This preview has been provided by Carolina Pro Musica.

Catherine de’ Medici’s patronage of the arts made a significant contribution to the French Renaissance. Catherine was inspired by her father-in-law, King Francis I of France (reigned 1515–1547), who had hosted the leading artists of Europe at his court. After the death of her husband, Henry II, in 1559, Catherine governed France on behalf of her young sons King Francis II (1559–60) and King Charles IX (1560–74). Once in control of the royal purse, she launched a program of artistic patronage which lasted for thirty years. She employed Italian artists and performers. By the 1560 local talent, trained and influenced by the foreign masters brought to France became prominent. Catherine patronized these new artists and presided over a distinctive late French-Renaissance culture. New forms emerged in literature, architecture, and the performing arts.

When Catherine attained real political and financial power as queen mother she begin the series of tournaments and entertainments, sometimes called “magnificences”, that dazzled her contemporaries and continue to fascinate scholars. To Catherine, these entertainments were worth their expense, since they served a political purpose. At a time when the French monarchy was in steep decline, she set out to show not only the French people but foreign courts that the Valois monarchy was as prestigious and magnificent as it had been during the reigns of Francis I and her husband Henry II. At the same time, she believed these elaborate entertainments and sumptuous court rituals, which incorporated martial sports and tournaments of many kinds, would occupy her feuding nobles and distract them from fighting against each other to the detriment of the country and the royal authority.

 A highly talented and artistic woman, Catherine employed the leading writers, artists, and architects of the day, including CaronPilon, and Ronsard, to create the dramas, music, scenic effects, and decorative works required to animate the themes of the festivals, which were usually mythological and dedicated to the ideal of peace in the realm. Catherine de’ Medici’s magnificences took place over several days with individual lords and ladies and members of the royal family being responsible for preparing one particular entertainment. Spectators and participants, including those involved in martial sports, would dress up in costumes representing mythological or romantic themes. Catherine developed and increased the prominence of dance in the shows that climaxed each series of entertainments. After the dance performance Catherine often invited the audience to partake in social dance.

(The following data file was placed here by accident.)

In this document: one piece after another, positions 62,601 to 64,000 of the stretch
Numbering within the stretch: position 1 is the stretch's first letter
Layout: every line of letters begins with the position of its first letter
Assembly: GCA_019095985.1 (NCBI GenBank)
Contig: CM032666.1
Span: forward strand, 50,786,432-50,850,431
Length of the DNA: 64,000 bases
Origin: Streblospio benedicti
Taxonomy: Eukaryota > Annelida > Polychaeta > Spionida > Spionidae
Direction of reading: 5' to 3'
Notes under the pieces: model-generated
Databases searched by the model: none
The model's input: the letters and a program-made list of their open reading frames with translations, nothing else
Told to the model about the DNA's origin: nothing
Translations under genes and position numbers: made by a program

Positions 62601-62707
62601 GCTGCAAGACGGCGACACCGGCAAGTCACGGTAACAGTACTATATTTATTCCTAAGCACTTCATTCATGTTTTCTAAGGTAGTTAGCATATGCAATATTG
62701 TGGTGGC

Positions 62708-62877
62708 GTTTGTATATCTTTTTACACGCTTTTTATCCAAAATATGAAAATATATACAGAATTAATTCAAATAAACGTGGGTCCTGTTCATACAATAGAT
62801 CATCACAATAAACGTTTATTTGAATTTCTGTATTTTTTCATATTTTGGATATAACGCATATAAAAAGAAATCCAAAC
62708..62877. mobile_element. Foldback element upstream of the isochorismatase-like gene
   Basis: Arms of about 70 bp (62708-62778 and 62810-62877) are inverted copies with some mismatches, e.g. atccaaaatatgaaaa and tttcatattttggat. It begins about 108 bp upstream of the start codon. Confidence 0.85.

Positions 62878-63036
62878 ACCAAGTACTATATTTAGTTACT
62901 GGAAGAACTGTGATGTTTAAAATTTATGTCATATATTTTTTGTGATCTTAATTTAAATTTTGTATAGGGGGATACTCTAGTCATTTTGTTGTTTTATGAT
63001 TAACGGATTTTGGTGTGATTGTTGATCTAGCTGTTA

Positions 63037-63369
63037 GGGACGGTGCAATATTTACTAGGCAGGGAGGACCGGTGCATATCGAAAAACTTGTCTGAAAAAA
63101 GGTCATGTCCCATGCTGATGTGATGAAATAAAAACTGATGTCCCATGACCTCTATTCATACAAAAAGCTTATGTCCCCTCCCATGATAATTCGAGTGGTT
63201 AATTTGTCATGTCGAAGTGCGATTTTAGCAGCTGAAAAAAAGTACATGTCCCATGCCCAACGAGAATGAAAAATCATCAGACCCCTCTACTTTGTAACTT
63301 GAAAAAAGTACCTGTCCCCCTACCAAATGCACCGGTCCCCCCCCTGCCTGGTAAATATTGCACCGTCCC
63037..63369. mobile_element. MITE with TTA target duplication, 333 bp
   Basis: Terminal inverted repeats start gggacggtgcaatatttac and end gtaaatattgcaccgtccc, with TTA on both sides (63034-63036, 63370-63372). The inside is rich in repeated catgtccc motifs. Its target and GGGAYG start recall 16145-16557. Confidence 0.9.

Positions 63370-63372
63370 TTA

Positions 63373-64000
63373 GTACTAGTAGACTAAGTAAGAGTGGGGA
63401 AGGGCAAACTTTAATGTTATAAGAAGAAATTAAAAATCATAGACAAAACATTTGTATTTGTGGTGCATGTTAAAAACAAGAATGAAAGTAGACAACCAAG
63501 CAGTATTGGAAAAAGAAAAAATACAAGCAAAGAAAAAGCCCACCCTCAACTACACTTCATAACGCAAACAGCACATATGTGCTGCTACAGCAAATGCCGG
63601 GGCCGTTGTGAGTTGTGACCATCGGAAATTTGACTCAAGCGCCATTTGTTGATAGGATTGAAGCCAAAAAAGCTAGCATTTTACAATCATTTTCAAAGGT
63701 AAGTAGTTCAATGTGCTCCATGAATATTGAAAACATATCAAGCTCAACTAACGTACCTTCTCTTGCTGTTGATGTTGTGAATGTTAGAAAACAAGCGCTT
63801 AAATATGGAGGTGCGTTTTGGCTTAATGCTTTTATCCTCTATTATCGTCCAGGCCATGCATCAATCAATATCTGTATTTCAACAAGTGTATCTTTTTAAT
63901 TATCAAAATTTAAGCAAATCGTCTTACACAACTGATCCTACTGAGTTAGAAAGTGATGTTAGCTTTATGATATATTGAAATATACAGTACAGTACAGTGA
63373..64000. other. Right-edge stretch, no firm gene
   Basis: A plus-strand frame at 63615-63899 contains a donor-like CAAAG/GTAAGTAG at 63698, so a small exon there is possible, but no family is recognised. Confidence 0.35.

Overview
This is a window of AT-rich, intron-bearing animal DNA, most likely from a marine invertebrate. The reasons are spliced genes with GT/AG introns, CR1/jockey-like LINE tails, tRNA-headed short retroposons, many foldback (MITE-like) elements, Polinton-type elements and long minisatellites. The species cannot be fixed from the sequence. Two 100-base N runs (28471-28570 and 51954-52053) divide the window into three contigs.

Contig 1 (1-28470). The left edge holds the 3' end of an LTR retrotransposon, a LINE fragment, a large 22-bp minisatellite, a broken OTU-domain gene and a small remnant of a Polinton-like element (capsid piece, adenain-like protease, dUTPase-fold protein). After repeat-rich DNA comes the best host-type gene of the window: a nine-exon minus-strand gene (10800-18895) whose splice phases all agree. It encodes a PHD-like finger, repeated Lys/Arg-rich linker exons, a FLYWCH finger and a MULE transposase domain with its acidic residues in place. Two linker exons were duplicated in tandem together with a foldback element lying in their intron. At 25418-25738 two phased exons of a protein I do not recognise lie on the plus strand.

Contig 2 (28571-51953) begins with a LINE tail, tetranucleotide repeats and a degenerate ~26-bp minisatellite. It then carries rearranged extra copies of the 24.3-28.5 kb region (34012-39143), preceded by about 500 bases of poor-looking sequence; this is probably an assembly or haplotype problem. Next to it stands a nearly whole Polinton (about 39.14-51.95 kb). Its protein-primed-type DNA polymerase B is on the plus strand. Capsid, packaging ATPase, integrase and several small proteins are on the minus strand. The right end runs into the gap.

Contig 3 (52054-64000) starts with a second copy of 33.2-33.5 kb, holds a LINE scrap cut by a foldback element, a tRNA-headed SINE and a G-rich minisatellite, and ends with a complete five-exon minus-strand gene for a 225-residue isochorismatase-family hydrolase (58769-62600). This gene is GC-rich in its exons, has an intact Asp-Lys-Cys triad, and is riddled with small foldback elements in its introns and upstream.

The air de cour was the leading secular musical genre in France from the late 16th to the mid-17th century. Accepted in aristocratic and learned circles, it had grown out of a lower-class vocal genre that was based on the principles of a simple strophic form that facilitated understanding of the text, and corresponded with the humanist ideals of the late Renaissance. The term “air de cour” made its first appearance in 1571 in Airs de cour mis sur le luth by Adrian Le Roy, Paris, Le Roy & Ballard. Upper circles of society took to singing refined poems and spirituals, as well as the ribald and often saucy lyrics of chansons brought together in collections which contained serious, inspired pieces depicting the passions of love, songs of praise, dedicatory airs, monodic and choral pieces taken from the great ballets performed at court, songs for drinking and dancing.

Carolina Pro Musica offers a sampling of air de cour including solo and multivoiced works published by Le Roy and composed ‘imports’ to France including Arcadelt. Texts of Ronsard and his contemporaries will be featured as will dances published by Attaignant.  Also included will be variations on a few famous songs of the day including Sandrin’s Douce Memoire and Chardevoine’s Une Jeune Fillette.


Knecht, R. J. Catherine de’ Medici. London and New York: Longman, 1998

Strong, Roy. Art and Power: Renaissance Festivals, 1450–1650. Woodbridge, UK: Boydell Press, 1984

Yates, FrancesThe Valois Tapestries. 1959. London: Routledge & Kegan Paul, 1999